David Watkins lives in Devon in the UK with his wife, two sons and three legged dog. He is a teacher by day and writer whenever the day job allows. He has avidly read horror books since his teenage years and it remains a feature of the novels and stories he writes. The Original's Return is his first novel and he is currently editing The Devil's Inn, a horror story set on Dartmoor. He has published a short story "Presents of Mind" in the collection "When Red Snow Melts", which also features two stories by best-selling author Joe R. Lansdale.
Could you tell the readers a little bit about yourself?
I live in Devon in the UK with my wife, two sons who alternately make me proud and drive me mad and my three-legged dog.
Do you prefer the term Horror, Weird Fiction or Dark Fiction?
Horror. Call it what it is. When I was growing up, nobody needed the terms ‘dark fiction’ or ‘teen fiction’ - a book is a book. What is weird fiction anyway? Surely anything made up could be construed as ‘weird’ to some degree by someone, somewhere in the world.
Who are some of your favourite authors?
King was my mainstay throughout my teens and twenties. I’ve kind of drifted since but will still read the odd book by him. Joe R Lansdale is a brilliant writer, but for some reason his books seem to be hard to get hold of in this country (for example, you can currently only get the Kindle version of The Drive In 3 on Amazon UK). For something different, I love Alastair Campbell’s sci-fi books and Joe Abercrombie’s fantasy series.
Which fictional character would be you perfect neighbour, and who would be your nightmare neighbour?
Hap Collins from Joe R Lansdale’s books would be a good neighbour. Whilst a flawed individual, he has a great sense of right and wrong.
Nightmare would be any one of The Famous Five. Precocious and borderline racist, and they are always in trouble. Bad guys these days would just kill the lot of them on a matter of principle.
What do you think of the current state of the genre?
Vibrant. Self-publishing has brought many new authors to the scene, for good and bad. For one, it gave me an outlet to publish my stories and also find some new authors that you just don’t get in the bookstores. Unfortunately, there are many out there who do not take the time to proof read and double check their work leading to error filled manuscripts. Some of these are clearly rubbish, but some would have been superb books had the authors taken the time to get it right. I imagine those authors will blame the lack of editors, but I’m afraid the responsibility is yours and yours alone.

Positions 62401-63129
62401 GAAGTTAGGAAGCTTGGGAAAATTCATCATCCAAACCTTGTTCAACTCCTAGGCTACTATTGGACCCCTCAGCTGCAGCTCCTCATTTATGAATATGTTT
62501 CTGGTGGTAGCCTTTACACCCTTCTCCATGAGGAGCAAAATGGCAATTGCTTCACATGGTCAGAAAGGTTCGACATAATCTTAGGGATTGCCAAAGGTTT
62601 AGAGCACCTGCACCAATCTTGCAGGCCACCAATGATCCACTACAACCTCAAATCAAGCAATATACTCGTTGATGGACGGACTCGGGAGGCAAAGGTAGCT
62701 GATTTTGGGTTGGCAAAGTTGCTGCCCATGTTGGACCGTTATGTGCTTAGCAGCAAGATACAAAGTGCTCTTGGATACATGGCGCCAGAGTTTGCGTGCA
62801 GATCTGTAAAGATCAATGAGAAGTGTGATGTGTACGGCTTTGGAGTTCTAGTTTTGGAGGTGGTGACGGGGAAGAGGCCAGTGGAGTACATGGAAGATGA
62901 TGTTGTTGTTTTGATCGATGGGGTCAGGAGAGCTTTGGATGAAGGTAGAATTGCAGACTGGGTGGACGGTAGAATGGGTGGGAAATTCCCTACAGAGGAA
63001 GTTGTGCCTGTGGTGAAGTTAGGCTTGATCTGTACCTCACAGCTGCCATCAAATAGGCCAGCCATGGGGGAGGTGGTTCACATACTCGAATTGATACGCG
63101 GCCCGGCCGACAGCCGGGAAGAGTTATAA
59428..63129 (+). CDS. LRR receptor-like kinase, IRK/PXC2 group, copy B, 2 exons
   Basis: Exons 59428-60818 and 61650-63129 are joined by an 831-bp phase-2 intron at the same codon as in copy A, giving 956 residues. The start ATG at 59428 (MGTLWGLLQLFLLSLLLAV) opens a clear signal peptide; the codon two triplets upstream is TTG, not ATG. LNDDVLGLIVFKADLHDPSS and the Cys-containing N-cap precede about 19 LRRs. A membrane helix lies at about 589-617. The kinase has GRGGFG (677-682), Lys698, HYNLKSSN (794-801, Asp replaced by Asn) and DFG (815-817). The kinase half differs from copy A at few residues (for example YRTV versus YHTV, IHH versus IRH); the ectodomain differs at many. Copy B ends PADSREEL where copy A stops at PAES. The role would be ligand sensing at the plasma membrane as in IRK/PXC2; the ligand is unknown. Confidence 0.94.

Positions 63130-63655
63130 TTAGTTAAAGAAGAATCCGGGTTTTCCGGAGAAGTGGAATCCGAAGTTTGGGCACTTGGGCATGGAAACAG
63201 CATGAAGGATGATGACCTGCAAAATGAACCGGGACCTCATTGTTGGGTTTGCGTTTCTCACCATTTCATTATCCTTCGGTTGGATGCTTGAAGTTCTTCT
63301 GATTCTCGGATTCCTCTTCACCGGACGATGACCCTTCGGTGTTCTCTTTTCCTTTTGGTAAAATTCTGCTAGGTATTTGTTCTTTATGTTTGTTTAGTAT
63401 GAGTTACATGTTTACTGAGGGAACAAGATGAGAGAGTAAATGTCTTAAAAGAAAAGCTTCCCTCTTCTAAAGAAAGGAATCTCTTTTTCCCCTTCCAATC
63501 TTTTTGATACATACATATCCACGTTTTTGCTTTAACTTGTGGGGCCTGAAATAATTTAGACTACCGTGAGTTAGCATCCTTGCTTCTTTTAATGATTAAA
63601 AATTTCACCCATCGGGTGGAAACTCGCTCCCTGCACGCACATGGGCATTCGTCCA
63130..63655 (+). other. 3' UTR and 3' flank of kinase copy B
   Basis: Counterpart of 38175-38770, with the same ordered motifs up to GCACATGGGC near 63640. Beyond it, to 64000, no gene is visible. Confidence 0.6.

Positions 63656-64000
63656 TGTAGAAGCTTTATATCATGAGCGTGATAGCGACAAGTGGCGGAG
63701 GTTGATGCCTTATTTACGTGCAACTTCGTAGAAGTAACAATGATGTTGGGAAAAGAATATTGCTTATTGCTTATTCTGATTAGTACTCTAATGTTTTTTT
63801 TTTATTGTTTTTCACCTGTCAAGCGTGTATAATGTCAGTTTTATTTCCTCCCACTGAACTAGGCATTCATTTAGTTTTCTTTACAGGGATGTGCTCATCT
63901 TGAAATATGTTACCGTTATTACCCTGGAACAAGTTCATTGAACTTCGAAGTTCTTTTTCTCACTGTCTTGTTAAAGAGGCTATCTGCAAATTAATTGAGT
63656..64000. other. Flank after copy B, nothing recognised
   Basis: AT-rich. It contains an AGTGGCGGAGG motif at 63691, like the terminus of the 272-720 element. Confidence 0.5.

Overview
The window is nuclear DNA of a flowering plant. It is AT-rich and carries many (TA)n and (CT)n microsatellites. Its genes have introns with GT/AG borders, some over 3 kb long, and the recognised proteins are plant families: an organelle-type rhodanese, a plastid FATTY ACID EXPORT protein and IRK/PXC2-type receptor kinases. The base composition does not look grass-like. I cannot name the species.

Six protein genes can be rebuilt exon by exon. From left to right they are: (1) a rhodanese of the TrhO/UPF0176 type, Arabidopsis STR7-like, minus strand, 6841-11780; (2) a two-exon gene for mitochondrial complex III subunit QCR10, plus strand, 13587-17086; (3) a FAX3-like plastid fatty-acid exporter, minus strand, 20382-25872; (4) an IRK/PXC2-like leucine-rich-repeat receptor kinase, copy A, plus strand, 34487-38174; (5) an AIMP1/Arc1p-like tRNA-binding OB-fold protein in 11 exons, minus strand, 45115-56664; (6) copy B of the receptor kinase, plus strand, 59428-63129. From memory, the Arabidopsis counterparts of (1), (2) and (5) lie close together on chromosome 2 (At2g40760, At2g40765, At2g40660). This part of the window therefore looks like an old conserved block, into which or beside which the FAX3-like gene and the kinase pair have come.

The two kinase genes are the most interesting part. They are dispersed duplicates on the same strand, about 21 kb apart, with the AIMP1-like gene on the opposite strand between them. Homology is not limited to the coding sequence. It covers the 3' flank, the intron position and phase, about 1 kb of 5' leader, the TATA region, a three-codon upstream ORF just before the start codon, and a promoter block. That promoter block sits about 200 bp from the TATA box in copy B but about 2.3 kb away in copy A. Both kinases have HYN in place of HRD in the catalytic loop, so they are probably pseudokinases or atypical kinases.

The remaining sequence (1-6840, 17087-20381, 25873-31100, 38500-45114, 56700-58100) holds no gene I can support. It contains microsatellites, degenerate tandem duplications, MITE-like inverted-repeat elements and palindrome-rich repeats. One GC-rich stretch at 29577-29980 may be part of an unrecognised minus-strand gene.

What was the last great book you read, and what was the last book that disappointed you?
Great book: The Devil’s Star by Jo Nesbo. Wonderful plot, great characters who you could imagine as real people and in Harry Hole one of the best police characters out there. He is a deeply flawed individual, but he always tries to do the right thing - even if what he believes is right isn’t necessarily so. Brilliant books.
Disappointment: Doctor Sleep by King. Now, I’m not saying this to be controversial as I think it was one of his best reviewed books, but I found the ending a bit ‘meh’. It was a brilliant book for two hundred pages and to say more would contain spoilers. I think my main problem was that the ‘bad guys’ were just not scary.
How would you describe your writing style?
Terse. Economical. Those are two words a friend (who had read an early draft of my next book) used, and I was pretty chuffed with that! I think it was David Gemmell who said that if two characters are sat in a bar, let’s get to what they are talking about, not spend three pages describing the bar. That struck a chord with me and I hate books that are full of overly descriptive passages.
Are there any reviews of your work, positive or negative that have stayed with you?
I am far too new to have received negative reviews, as for the most part only people I know have reviewed me so far. However, one review is from a guy I am vaguely related to but have never met and he said ‘The book is exciting and very fast paced - a real page turner’ (you can see that review for THE ORIGINAL’S RETURN on Amazon). I was very pleased with that as that was what I had tried to do with the book. That made up for my disappointment at discovering he was a distant relation: however, my wife pointed out that he wouldn’t have written the review if he didn’t like it. The biggest problem for indie authors is getting reviews, and reviews that other people trust. I have not solicited any reviews for THE ORIGINAL’S RETURN, and am pleased with the response it has received. I am still waiting for that review by someone I’ve never heard of or met. Anyone?